Speaker 1: It's time for the savvy real tour podcast I'm Walter Storholt alongside Angie Cole, the owner and broker in charge of acole realty serving you throughout the triangle, teaching you about the ends announced When it comes to buying or selling a home, you can find the team online by going to a coal realty dot com. That's a c o l e realty dot com or by calling 9195783128. That's 9195783128, and now it's time for one of the top rail tours in the Triangle. Angie Cole and the savvy real tour podcast. So, Angie, these air some suggestions I've come across. This is a kind of a collection of various articles and online guides that I've looked at just sort of accumulate sort of a checklist of suggestions for finding and interviewing an agent so that you can find the best fit I want to see. If you kind of agree with these things and give us some guidance on each of these points, how's that sound?

Speaker 2: That sounds like a plan.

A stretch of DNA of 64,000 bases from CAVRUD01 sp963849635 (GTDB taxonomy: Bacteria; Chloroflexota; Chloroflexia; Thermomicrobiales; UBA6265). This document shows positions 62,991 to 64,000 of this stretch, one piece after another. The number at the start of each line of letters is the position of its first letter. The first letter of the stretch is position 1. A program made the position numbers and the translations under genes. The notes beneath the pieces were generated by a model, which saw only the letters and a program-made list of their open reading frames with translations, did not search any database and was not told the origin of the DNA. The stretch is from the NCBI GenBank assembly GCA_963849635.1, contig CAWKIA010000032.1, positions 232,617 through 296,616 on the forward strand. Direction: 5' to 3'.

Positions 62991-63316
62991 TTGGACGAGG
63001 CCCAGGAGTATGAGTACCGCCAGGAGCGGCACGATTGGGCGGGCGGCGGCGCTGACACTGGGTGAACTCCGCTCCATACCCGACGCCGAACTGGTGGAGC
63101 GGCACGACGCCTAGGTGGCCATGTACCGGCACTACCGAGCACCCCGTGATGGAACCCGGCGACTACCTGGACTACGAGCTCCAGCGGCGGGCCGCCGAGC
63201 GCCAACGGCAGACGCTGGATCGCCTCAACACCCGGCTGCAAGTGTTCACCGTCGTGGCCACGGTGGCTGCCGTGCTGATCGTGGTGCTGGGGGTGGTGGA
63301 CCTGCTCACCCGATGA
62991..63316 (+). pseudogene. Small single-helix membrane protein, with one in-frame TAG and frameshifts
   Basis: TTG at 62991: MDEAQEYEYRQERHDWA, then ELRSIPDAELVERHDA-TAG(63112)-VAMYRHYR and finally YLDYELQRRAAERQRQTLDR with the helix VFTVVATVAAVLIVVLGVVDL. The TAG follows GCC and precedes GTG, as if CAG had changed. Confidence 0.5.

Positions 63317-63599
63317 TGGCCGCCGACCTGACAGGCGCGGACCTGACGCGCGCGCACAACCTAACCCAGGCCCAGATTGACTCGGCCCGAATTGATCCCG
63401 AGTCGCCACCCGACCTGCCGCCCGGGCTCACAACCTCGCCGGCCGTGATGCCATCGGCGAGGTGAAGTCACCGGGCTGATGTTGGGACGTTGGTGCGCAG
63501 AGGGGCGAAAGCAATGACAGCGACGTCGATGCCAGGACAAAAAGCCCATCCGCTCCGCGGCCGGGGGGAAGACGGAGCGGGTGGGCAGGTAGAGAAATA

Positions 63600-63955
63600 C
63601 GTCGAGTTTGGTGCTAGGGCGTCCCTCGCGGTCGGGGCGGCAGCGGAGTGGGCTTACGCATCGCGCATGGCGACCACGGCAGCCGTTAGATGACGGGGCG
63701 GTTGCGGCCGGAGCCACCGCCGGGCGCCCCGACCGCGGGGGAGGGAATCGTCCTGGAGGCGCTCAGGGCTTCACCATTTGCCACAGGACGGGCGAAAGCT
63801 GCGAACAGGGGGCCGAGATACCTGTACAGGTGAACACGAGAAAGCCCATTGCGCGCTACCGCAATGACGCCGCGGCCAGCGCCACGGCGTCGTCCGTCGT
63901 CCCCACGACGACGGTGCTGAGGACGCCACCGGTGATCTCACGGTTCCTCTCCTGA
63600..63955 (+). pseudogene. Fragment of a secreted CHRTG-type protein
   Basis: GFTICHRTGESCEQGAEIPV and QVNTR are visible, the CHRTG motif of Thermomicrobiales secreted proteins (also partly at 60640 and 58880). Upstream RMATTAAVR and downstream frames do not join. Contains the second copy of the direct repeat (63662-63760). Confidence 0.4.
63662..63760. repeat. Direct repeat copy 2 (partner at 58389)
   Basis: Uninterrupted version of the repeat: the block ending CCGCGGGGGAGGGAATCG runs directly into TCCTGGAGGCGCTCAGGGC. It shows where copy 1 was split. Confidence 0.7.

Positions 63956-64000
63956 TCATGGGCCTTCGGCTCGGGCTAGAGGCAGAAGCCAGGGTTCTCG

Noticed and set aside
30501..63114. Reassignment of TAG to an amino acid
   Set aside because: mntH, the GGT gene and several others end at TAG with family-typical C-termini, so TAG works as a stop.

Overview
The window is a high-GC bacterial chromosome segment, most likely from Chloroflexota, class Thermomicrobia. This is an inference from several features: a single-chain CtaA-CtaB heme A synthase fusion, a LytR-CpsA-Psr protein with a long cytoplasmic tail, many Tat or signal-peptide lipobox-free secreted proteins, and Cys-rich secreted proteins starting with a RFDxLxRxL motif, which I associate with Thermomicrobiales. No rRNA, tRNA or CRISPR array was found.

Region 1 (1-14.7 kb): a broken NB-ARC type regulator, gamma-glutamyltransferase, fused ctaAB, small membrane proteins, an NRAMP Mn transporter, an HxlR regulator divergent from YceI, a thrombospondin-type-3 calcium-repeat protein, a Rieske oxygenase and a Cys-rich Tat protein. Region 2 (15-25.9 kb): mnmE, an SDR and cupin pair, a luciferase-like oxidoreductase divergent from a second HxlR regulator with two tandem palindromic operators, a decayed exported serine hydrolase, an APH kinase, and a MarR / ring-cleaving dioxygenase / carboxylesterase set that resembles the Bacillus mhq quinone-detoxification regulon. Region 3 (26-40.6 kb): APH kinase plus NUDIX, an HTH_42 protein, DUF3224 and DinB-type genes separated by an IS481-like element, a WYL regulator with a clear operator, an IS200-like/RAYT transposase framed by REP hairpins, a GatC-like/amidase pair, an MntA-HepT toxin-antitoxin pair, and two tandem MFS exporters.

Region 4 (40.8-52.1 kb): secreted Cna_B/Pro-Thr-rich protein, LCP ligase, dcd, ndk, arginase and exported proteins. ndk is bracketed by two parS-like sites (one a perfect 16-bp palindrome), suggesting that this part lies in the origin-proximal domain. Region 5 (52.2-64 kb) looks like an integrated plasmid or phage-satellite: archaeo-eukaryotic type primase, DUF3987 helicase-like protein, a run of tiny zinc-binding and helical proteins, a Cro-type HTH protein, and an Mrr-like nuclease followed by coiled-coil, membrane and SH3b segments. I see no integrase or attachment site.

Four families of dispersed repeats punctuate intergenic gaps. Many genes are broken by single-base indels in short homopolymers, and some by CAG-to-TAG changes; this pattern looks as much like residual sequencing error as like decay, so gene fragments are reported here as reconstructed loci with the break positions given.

Speaker 1: First thing on the list is to set up a pre meeting to get to know an agent. Is that something that happens frequently? Is that just a phone call, or do you go meet with folks in person? How often are you having a pre meeting with somebody?

Speaker 2: Sure, you know, I would say every agent works differently. There's some agents in our market that do like a buyer presentation, where they actually have the buyer coming to the office for about an hour to sit down and you know, really up sell themselves as being the best agent that that buyer should work with, go through all the housing criteria, wants and needs. Talk about the process. Our team. What we try to do, or what we you know, do most of the time is we don't wanna waste the buyers time in regards to you, asking them to come into the office and take an hour to out of their day. So we typically do the kind of that pre meeting over the phone. You know, we it depends on the buyer and their timeline in their goals. You know, some buyers don't care. Thio just move slow. They're like, Let's do this. Let's move fast. Let's go. Let's start looking at homes and so we can have that conversation over the phone, you know, But if a buyer does prefer to meet in person, you know, before starting the process per se, we're happy to do that as well. So, um, I would say a pre meeting can be base a base. Or it could be just more of a over a phone just to, you know, tell that potential client about yourself.